-Est-ce que tu as un plan? Je me suis perdu dans tes yeux.
(No wonder my glasses are smudged.)

-La seule chose que tes yeux ne me disent pas, c’est ton nom.
(So, you can also see how they’re telling you to go away.  Now.)

Instead of Sleep

Bryce stood in front of a full-length mirror in Ava’s bedroom, admiring his figure.

Ava could see her own reflection, watching Bryce watch himself.

He had pulled the boxers up over his trousers and let his thumbs stretch and then release the elastic against the reinforced strip of khaki beneath it with a muffled snap. The layered waistbands hung about two inches below where Ava imagined his navel would be. That is, if he had one. The doubled fabric, in addition to the bunching of the elastic, created an outward, lateral curve in silhouette from his abdomen: he looked like he had hips. Blue polka dots scattered deliberately about on the mid-thigh shorts, a series of plots – mapping an ever-elusive, unknown target – confounding her eyes.

His head and arms had then found corresponding holes in an old t-shirt. The threadbare, translucent, dark blue material and the pale skin of his torso beneath it produced a sheer effect. The cracked, yellow, iron-on block letters across the front read, FREAK U 2 above a cracked, iron-on cartoon chicken. The shirt that once fit now hung loosely from his lanky body, except that the untucked fabric at the bottom clung to his pants and outer-underpants. The frayed sleeves came just above his elbows, and the ends of stray strings brushed a few faded but distinct freckles.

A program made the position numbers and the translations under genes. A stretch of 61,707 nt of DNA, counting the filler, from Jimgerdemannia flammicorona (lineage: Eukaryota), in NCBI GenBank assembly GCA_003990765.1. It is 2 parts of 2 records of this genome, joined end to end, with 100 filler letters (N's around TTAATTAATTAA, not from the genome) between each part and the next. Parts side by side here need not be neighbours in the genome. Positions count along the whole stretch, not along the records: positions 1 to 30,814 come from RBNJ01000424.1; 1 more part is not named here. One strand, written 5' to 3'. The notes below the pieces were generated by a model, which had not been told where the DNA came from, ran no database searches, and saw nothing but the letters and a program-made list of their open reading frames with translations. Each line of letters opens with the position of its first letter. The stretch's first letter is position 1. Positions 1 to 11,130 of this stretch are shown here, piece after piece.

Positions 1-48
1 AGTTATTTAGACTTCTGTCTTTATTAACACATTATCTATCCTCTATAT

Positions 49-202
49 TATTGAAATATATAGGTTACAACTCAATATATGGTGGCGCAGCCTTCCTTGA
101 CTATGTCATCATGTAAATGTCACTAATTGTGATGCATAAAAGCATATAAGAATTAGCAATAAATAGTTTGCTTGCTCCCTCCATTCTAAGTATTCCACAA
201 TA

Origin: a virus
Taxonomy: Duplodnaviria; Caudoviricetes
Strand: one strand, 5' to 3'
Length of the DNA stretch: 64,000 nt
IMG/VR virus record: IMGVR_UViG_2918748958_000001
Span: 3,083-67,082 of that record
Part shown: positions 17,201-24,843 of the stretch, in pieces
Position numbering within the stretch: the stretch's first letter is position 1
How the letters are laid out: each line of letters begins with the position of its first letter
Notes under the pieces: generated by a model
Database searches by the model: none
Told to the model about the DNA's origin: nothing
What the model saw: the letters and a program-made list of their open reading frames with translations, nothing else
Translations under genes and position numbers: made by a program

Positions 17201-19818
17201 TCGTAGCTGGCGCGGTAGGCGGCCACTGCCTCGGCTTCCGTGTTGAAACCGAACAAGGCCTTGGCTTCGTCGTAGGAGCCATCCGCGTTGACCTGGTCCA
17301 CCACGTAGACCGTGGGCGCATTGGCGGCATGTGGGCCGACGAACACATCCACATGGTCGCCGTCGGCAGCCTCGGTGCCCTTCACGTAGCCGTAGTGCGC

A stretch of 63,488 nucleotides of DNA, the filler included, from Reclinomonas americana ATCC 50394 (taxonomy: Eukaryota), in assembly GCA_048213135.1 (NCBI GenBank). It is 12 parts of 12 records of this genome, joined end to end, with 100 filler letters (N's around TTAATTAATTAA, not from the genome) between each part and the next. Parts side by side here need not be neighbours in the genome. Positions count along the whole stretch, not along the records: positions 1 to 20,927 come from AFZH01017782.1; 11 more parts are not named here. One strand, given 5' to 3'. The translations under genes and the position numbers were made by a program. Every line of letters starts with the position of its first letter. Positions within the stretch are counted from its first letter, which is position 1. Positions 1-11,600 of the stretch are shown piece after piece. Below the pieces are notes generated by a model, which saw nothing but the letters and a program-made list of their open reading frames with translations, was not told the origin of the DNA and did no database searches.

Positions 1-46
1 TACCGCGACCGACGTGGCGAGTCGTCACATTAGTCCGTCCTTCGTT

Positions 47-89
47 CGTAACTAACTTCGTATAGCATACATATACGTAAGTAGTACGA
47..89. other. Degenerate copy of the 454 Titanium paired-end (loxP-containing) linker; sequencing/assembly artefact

Bryce kicked off a pair of steel-toed boots and slipped on some running shoes. These were only a couple of months old, and Bryce used them for his early-morning jogs before work. He pulled the laces tight, tied an overhand knot, looped the bow, then tied the bow into another overhand knot. He wiggled his toes, rotated his ankles to stretch, then sprang back to standing. A few distant sirens passed. Fire department. Police. Every night for the past three weeks. No other sounds broke the night’s silence with this much frequency or terror.

Ava handed Bryce his glasses. He raised the unfolded frames to his face and slid the arms back to rest on his ears and settled the center piece on the bridge of his nose.  She gave him one last glanceover. Something looked skiwumpus. Smirking, she stepped close and tapped the left top corner of the glasses up, restoring symmetry to his incredible, perfect face. He’d had the glasses anyway – he’d need sonar without them – but this was the finishing touch.

“This? This is it? This is your costume?” Ava wore a fitted black t-shirt and black skinny jeans with black, narrow slippers. Her shiny, jet black hair was pulled back into a tight pony tail, revealing strong cheekbones that softened into her natural, closed smile. The black further slimmed her already slender body. It was a flattering outfit, and Bryce pretended not to notice. They’d be stealthing around in the dark where he couldn’t see her anyway.

Ava raised an eyebrow and nodded once at the mirror, trying to stifle laughter.

“Hey, at least the blues match.”

“I guess you have a point, there.”

She exited the room before him, then he stepped out and closed the door. They crept down the carpeted stairs that led right to the front door of the house. Bryce unlocked the deadbolt and wrapped his hand around the doorknob. He turned it.  He placed his other hand firmly on Ava’s shoulder, and she looked at him. She held her breath.  She knew what he was going to say. Her eyes followed as he opened the door and switched off the porchlight. She stepped into the thick darkness and sensed the soft thud of the door pressing into the jamb. She felt him right behind her and exhaled. Ava heard it: a faint whisper, but it was enough.

“Let’s go fight some crime.”